Acceptable Job Changes: 39% of respondents believe it is acceptable to change jobs after 1-2 years, while 49% consider it acceptable after 3-5 years, indicating a willingness to stay but not indefinitely.

Salary: A significant 78% of animal health professionals surveyed make $100,000 or more per year, but 24% did not receive a cost-of-living pay increase in the last year, hinting at potential dissatisfaction.

Turnover: Thirty-five percent (35%) of Animal Health professionals have been at their current employer for less than two years.

Open to Opportunities: A noteworthy 73% of animal health professionals are open to exploring new career opportunities, signifying the need for strategic recruitment efforts.

What Can Animal Health and Veterinary Employers Do?

Considering the results of The VET Recruiter’s survey, this is a practical question to ask. Despite the enormity of the challenges involved with hiring and retention, there is plenty that Animal Health and Veterinary employers can do to meet these challenges, starting with what is listed below.

Effective Communication: Address the communication concerns within your workplace. Regularly solicit feedback from employees, conduct surveys, and implement strategies to improve communication channels.

Improved Work-Life Balance: As overwork is a significant concern, employers should prioritize work-life balance initiatives, including flexible hours and reasonable workload expectations.

Competitive Compensation: To retain talent, consider providing competitive compensation packages, including regular cost-of-living pay increases, especially for female professionals.

Career Growth Opportunities: Create clear paths for career growth within your organization to incentivize employees to stay longer. Highlight opportunities for professional development and advancement.

The good news is that hiring, and retention are “two sides of the same coin.” This means that what an organization does to attract, recruit, and successfully hire top candidates also works when that same organization is trying to retain its best employees. And speaking of recruiting, Animal Health and Veterinary employers must also invest in targeted recruitment efforts. This includes identifying the skills and qualities needed and actively seeking out candidates who possess those skills and qualities.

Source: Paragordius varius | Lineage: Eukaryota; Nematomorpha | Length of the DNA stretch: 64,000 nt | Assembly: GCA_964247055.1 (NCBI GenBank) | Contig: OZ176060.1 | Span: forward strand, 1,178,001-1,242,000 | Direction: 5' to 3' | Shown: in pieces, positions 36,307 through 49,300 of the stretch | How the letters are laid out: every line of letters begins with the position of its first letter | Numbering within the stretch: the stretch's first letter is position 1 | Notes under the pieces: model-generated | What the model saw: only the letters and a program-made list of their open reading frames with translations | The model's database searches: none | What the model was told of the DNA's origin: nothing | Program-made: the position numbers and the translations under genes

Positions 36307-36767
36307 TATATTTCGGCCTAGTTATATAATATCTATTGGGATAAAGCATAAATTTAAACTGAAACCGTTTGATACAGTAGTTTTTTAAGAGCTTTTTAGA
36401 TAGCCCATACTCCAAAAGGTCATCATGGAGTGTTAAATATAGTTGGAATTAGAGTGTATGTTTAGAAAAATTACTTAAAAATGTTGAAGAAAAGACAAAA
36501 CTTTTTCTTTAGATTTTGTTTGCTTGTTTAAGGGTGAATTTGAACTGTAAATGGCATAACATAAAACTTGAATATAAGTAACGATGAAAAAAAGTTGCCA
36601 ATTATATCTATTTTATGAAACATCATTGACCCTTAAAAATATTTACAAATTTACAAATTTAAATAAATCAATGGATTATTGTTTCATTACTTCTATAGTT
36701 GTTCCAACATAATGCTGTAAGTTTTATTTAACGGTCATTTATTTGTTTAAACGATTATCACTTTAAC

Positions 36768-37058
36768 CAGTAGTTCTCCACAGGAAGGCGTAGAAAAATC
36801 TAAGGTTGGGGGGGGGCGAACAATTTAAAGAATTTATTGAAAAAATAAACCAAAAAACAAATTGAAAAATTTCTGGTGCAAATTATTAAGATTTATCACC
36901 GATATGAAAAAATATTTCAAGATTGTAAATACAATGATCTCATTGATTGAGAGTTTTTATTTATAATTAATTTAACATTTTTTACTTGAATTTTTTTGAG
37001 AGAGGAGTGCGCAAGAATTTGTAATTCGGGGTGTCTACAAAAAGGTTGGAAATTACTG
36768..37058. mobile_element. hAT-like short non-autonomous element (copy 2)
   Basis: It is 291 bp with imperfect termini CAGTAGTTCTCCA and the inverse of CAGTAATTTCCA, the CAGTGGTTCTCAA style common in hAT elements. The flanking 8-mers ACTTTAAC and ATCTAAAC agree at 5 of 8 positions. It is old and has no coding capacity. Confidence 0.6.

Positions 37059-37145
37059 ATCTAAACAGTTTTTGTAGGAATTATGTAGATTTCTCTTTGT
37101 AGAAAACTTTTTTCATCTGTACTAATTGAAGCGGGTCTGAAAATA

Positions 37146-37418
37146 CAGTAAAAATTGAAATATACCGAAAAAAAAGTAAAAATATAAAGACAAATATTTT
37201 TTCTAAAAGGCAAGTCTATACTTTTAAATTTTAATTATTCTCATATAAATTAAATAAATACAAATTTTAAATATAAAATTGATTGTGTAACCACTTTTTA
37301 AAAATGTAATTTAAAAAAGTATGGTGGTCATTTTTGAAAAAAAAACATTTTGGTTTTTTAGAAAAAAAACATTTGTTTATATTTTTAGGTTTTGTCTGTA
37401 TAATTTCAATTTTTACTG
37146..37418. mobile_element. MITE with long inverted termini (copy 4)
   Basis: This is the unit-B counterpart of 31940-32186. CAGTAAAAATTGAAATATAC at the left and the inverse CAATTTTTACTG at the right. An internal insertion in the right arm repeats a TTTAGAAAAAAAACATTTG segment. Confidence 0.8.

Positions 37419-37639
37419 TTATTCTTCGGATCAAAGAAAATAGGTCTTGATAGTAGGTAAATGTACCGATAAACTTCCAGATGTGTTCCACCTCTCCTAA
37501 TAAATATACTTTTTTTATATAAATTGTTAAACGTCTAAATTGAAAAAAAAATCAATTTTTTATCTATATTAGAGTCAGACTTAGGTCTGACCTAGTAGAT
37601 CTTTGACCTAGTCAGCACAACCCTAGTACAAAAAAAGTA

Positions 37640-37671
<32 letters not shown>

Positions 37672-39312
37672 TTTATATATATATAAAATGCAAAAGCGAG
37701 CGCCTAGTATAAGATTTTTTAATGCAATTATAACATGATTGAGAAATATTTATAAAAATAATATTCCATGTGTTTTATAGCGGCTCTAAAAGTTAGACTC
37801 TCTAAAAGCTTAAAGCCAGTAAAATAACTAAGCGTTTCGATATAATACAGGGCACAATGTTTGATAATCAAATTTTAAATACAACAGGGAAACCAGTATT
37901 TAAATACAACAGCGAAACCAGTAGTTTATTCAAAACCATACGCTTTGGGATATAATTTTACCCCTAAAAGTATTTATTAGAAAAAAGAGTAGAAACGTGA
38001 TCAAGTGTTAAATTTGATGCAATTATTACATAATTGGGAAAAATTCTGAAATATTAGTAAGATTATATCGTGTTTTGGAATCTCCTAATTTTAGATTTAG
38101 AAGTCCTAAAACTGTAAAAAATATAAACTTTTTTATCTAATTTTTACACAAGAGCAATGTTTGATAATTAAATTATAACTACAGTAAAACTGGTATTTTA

It also includes leveraging the value of recruitment firms like The VET Recruiter. With more than 25 years in the business, our deep industry knowledge and extensive network allow us to connect employers with candidates who possess the specialized skills and passion required for success. This specialization ensures that employers are presented with the most qualified candidates, saving time and resources in the hiring process.

In addition, The VET Recruiter understands the importance of cultural fit in veterinary practices and animal health companies. We go beyond the resume to assess candidates’ values, goals, and motivations, ensuring a strong alignment with the employer’s mission and values. This results in higher job satisfaction and longer retention rates, addressing one of the industry’s most pressing challenges.

Partnering with The VET Recruiter is a strategic move for animal health and veterinary employers looking to navigate the complex landscape of hiring and retention. Our focused approach, commitment to cultural fit, and personalized solutions can help Animal Health and Veterinary employers build strong, resilient teams to meet the demands of their respective industries.

We invite you to find out more about our Veterinary recruiting services for employers and also learn more about our recruiting process and how we can help you hire more veterinarians this year.

We help support careers in one of two ways: 1. By helping Animal Health and Veterinary professionals to find the right opportunity when the time is right, and 2. By helping to recruit top talent for the critical needs of Animal Health and Veterinary organizations. If this is something that you would like to explore further, please send an email to stacy@thevetrecruiter.com.